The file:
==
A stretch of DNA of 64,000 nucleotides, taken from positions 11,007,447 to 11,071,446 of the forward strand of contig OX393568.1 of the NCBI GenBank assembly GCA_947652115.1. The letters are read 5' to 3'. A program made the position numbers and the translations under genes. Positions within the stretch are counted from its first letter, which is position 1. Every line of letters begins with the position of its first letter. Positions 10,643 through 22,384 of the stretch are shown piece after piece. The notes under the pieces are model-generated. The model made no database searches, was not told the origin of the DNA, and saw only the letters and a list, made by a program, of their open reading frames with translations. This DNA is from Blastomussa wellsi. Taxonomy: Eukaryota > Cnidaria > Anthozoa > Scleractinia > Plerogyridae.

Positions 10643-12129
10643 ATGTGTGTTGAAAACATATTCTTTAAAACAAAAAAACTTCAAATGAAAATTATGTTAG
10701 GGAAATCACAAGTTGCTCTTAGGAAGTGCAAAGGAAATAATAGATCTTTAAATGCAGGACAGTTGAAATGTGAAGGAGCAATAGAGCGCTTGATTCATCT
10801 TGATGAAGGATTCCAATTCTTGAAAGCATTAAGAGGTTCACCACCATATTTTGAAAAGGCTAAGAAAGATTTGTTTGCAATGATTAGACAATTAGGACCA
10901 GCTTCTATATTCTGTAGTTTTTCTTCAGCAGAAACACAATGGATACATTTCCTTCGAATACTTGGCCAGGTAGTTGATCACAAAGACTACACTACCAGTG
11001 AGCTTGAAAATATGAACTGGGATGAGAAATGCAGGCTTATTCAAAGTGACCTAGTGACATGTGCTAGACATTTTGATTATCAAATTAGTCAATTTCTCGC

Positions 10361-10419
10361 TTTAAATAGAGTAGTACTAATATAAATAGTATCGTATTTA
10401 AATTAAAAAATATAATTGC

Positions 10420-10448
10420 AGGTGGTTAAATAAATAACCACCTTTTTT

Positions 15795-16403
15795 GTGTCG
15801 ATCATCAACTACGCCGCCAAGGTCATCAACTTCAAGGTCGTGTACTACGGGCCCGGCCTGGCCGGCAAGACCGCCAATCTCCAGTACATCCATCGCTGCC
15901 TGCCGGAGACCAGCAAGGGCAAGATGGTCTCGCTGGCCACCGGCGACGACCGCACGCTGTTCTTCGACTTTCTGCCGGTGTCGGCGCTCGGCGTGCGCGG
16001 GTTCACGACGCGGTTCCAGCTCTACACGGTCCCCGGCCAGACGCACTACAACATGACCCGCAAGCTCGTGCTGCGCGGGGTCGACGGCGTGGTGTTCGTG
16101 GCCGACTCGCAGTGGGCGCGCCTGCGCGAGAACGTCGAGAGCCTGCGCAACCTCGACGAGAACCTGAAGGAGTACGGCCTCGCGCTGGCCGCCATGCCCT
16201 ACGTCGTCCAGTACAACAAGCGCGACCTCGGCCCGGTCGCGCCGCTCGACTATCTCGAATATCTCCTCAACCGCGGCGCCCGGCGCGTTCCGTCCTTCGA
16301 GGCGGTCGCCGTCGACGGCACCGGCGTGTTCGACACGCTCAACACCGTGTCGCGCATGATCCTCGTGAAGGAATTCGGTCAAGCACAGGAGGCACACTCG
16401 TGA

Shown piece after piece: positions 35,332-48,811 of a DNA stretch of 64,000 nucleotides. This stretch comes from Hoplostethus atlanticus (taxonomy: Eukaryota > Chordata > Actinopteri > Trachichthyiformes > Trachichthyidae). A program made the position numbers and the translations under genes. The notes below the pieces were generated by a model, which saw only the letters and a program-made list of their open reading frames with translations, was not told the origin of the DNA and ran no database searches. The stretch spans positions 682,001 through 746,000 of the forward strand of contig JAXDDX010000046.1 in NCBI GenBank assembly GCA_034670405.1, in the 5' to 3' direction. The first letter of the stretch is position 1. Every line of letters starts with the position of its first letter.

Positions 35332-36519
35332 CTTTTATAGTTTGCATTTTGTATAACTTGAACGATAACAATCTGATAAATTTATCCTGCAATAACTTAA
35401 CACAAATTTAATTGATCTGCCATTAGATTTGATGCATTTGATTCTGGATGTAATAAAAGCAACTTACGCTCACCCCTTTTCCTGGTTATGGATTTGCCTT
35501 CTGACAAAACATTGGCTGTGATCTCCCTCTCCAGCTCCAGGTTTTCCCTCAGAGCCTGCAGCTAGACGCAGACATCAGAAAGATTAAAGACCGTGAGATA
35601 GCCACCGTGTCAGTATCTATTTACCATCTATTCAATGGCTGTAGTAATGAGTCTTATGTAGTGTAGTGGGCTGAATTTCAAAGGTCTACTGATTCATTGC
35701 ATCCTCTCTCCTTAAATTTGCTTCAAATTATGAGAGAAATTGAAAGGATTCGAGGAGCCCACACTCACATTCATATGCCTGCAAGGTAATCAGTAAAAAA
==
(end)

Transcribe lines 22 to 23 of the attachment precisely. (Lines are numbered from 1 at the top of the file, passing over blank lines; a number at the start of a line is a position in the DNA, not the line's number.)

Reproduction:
Shown piece after piece: positions 35,332-48,811 of a DNA stretch of 64,000 nucleotides. This stretch comes from Hoplostethus atlanticus (taxonomy: Eukaryota > Chordata > Actinopteri > Trachichthyiformes > Trachichthyidae). A program made the position numbers and the translations under genes. The notes below the pieces were generated by a model, which saw only the letters and a program-made list of their open reading frames with translations, was not told the origin of the DNA and ran no database searches. The stretch spans positions 682,001 through 746,000 of the forward strand of contig JAXDDX010000046.1 in NCBI GenBank assembly GCA_034670405.1, in the 5' to 3' direction. The first letter of the stretch is position 1. Every line of letters starts with the position of its first letter.

Positions 35332-36519